Eve added, “It’s heartening to see that many within these communities do not see the current downturn falling hard on them and are also cutting back on their spending and increasing savings. This points to the fact that we all must engage in responsible financial behavior.”
Peter D. Hart Research Associates conducted the telephone survey of approximately 500 African American and Hispanic adults nationally between September 1-5, 2009. The sample has an overall statistical margin of sampling error of plus or minus 6 percentage points. The survey included individuals who are at least 18 years of age and who range in education levels from high school or less to postgraduate degrees. In addition, the sample included individuals who generate income ranging from less than $50,000 annually to more than $150,000 annually.
Citi, the leading global financial services company, has approximately 200 million customer accounts and does business in more than 140 countries. Through its two operating units, Citicorp and Citi Holdings, Citi provides consumers, corporations, governments and institutions with a broad range of financial products and services, including consumer banking and credit, corporate and investment banking, securities brokerage, and wealth management. Additional information may be found at www.citigroup.com or www.citi.com.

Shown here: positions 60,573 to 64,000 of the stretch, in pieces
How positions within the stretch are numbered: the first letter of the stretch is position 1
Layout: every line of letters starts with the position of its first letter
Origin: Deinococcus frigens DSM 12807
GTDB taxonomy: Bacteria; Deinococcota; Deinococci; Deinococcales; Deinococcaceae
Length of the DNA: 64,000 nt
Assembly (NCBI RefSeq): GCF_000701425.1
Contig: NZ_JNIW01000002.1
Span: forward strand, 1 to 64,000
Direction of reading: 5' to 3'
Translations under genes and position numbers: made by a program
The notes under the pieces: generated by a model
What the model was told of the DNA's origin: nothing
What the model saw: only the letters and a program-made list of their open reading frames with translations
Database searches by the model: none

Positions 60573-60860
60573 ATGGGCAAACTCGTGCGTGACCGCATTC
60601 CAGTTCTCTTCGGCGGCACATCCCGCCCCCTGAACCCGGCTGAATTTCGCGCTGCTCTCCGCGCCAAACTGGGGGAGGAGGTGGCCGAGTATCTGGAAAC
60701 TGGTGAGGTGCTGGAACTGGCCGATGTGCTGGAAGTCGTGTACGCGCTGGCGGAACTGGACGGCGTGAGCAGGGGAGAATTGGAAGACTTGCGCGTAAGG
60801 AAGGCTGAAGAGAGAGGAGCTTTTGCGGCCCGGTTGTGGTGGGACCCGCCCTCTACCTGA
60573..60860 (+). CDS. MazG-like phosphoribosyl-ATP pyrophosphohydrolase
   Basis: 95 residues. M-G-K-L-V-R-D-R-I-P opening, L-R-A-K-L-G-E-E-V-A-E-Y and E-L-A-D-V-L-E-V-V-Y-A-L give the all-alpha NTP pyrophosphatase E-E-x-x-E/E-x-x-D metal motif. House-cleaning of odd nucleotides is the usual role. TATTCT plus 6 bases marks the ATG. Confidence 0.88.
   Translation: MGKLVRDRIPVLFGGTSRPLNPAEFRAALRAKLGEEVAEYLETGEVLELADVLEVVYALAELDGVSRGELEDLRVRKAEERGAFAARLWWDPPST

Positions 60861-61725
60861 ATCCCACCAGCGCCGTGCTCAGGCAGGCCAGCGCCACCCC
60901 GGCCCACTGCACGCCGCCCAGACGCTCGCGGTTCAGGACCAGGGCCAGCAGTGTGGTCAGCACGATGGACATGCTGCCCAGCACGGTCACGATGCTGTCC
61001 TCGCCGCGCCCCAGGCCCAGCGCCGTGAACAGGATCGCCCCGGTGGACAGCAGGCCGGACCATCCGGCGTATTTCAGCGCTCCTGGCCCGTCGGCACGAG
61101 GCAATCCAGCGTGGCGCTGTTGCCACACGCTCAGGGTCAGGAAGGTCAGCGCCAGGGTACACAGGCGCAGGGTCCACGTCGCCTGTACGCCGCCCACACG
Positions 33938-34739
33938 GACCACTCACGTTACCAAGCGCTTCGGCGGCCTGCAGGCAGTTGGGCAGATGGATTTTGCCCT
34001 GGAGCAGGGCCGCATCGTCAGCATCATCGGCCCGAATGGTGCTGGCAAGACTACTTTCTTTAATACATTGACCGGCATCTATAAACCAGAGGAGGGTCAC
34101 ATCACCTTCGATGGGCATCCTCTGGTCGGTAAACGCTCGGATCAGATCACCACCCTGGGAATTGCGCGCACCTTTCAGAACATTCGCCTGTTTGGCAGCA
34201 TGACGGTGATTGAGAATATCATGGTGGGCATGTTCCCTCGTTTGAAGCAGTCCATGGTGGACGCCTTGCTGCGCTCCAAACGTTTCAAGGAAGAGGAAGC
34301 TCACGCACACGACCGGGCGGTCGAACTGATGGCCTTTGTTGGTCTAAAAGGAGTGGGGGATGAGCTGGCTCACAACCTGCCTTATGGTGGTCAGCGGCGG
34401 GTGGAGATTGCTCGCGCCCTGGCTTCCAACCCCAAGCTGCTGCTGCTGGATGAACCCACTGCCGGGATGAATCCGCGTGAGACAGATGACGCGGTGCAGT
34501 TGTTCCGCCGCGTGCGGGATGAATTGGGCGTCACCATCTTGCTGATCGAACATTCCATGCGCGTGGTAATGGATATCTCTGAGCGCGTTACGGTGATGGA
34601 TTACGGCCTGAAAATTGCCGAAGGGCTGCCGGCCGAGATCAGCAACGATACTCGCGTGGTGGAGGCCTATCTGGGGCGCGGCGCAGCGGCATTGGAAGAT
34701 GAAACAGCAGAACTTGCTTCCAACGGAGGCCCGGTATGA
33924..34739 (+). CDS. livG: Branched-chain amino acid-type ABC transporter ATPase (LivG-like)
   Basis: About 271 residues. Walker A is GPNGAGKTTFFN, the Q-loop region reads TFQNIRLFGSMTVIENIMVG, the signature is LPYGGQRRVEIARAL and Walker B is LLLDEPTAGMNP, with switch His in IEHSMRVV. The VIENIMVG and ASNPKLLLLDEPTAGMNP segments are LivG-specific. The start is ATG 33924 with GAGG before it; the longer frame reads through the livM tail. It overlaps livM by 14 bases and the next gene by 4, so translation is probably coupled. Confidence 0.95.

# # #
Eric Eve Bio
Eric Eve heads Citi’s Global Community Relations department. In this position, he advises Citi businesses on issues of importance to the community, while leveraging the corporation’s resources to address key community needs. He also oversees all federal regulatory application ofCommunity Reinvestment Act and Fair Lending obligations. In the U.S. and around the globe, his focus has been on building quality, long-term relationships with academic, community based and other nonprofit organizations. He joined Citi in March 2004.
Prior to joining Citi, Eric served as Vice President of Government Relations for Verizon Communications, where he managed Verizon’s federal legislative efforts before the United States Senate, and coordinated efforts to establish a national broadband policy. He also managed the public policy relationship between Verizon and its labor unions.
Prior to joining Verizon, he served as Special Assistant for Political Affairs to President William Jefferson Clinton. In that capacity, he advised the President on political matters affecting the northeastern United States and African Americans nationally. He brought to that position experience gained in his role as the Head of Intergovernmental Relations for New York State Comptroller, H. Carl McCall. In between government and corporate work, he has managed political campaigns at both the local and national level.
Eric was recently appointed to the board of directors of both the Congressional Black Caucus Foundation and the Brooklyn Public Library. He holds degrees from Hobart College and the Graduate School of Political Management, City University of New York. He is married to Dr. Felicia Stenhouse Eve, and they, with their three children, reside in Brooklyn, NY.